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So you want to be an Equities Researcher?

07/04/2016

It’s 9am; you’ve poured over any breaking news that might impact on your companies, listened to the morning research call and drank three lattes. As your day meanders pleasantly and uneventfully along, it’s time to leap into all the long term stuff – topical and initiation reports – as, not for the first time, you consider how far removed your office is from any of those madhouse trading rooms; it’s more like a library with a big sign saying ‘Quiet please, researchers relaxing.’

And it is relaxed
Yes, there are phone calls and email interruptions and clients wanting to get your opinion on a news item’s impact or the risks on a company you cover. And yes, there are follow-ups to company news releases with more reporting to be done. But it’s… relaxed and, most nights you’ll be saying your goodnights and heading for the lift by about six.

That is until Earning Season
Then it’s ‘open season’ for about three weeks every three months. The work gets more intense as each of your companies reports, the nights get later, the weekends go missing.

Or that is until your beta pre-announces earnings two weeks early
All hell breaks loose. You sweat as stock falls. You sweat even more as your boss and clients demand explanations. You leave work at midnight, return at 5am having lain awake all night.

Such is the life of an Equities Researcher
From the humdrum to the helter skelter and back again, that’s basically your lot. While the good days are easy, the bad days will really test your mettle. The best Equities Researchers are calm, quick thinking multi-taskers capable of fast and very detailed financial analysis. They’re also good with words and have a large, versatile vocabulary capable of getting them out of tight spots.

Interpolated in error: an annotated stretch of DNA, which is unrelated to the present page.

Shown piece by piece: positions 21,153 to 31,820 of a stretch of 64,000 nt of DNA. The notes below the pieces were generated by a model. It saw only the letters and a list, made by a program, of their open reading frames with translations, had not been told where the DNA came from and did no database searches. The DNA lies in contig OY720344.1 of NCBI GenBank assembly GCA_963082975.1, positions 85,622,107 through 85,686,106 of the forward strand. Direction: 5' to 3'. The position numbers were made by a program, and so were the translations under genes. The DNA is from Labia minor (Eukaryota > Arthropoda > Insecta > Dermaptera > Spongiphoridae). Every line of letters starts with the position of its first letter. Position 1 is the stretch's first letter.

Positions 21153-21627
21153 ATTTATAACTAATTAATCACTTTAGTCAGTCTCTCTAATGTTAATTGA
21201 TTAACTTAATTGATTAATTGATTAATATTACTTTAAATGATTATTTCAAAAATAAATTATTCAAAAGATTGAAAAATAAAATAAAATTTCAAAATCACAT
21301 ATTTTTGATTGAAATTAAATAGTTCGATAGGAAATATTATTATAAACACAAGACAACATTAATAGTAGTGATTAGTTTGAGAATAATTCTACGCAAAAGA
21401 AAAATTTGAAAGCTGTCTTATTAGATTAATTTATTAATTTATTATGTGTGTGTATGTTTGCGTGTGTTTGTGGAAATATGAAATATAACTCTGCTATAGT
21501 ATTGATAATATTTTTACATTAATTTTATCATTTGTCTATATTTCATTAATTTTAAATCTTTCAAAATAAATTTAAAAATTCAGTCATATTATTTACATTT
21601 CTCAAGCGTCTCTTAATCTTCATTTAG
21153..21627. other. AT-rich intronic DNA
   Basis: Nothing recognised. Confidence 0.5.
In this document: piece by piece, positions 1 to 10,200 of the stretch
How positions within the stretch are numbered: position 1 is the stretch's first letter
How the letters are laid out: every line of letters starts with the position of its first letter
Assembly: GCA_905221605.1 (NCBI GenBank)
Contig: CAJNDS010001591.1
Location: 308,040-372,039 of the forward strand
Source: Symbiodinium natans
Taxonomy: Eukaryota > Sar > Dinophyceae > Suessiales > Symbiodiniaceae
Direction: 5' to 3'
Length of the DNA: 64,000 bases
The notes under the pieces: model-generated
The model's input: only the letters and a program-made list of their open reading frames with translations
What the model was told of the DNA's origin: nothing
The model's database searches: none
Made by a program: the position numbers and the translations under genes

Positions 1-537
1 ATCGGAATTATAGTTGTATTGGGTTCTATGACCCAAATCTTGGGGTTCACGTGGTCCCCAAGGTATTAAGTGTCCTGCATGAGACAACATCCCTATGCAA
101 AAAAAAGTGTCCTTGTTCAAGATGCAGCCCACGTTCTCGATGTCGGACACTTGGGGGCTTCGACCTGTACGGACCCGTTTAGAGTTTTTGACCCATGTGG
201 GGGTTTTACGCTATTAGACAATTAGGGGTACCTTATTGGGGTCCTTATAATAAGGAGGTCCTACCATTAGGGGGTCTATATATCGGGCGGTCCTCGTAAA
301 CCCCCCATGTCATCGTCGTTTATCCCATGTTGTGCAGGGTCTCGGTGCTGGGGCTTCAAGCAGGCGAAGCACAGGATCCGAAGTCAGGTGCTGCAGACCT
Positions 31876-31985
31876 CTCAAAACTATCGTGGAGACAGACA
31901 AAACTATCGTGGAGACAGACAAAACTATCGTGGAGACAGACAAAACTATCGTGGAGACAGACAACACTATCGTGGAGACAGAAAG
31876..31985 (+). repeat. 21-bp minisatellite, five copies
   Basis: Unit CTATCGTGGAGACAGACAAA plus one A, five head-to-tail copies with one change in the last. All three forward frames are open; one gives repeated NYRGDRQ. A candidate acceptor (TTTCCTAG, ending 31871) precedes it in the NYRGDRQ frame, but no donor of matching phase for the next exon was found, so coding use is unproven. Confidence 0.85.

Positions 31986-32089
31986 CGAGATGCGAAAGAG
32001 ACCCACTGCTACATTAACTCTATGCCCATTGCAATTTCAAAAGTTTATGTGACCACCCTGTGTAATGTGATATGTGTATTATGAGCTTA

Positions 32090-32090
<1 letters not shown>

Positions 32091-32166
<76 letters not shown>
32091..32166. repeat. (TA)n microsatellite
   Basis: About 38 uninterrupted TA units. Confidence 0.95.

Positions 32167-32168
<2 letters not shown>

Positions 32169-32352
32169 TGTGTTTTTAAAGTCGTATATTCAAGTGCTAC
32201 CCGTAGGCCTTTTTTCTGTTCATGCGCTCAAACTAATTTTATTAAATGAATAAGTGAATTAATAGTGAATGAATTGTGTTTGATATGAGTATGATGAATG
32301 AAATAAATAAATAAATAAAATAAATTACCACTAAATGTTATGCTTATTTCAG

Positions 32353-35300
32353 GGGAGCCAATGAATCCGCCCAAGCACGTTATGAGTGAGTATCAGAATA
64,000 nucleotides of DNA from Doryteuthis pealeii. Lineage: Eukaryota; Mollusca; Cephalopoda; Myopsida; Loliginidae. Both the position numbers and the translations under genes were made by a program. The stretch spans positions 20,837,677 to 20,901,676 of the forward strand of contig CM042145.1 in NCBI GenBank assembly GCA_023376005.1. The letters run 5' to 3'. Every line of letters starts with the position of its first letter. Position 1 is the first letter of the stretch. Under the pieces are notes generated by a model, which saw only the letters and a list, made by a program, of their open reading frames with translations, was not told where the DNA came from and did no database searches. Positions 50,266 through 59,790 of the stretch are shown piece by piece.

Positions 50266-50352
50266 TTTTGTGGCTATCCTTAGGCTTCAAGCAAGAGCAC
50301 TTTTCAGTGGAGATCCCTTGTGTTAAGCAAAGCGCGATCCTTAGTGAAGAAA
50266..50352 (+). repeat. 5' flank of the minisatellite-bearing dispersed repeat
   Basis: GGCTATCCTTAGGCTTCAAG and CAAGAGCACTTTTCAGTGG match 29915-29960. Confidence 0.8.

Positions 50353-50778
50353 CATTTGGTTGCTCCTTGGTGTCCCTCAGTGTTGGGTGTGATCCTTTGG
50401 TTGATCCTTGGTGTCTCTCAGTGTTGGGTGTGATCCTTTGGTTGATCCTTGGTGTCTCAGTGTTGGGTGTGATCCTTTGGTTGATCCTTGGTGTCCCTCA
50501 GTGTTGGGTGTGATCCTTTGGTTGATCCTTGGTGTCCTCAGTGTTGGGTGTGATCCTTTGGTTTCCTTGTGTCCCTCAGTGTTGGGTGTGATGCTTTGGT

Who do you work for?
That depends on whether you like to splash about in the shallows of a large pool of companies or dive deep into a few. Bulge bracket shops focus on covering lots of companies – the more the merrier, although you will be a sector specialist – while boutique shops tend to lock into smaller companies and research the living daylights out of them. The aim of course is to win the corporate work that accompanies the growth of the market up and comers.

Generally boutique shops pay less, so if your primary motivation is bulging pockets, go with a bulge bracket shop. And if all that research and writing and calm and chaos is not for you long term, your head will be perfectly moulded for a move into an offshore hedge fund or, more locally, buy side asset management.

First published by Meredith Jordan on LinkedIn on 21st March 2016

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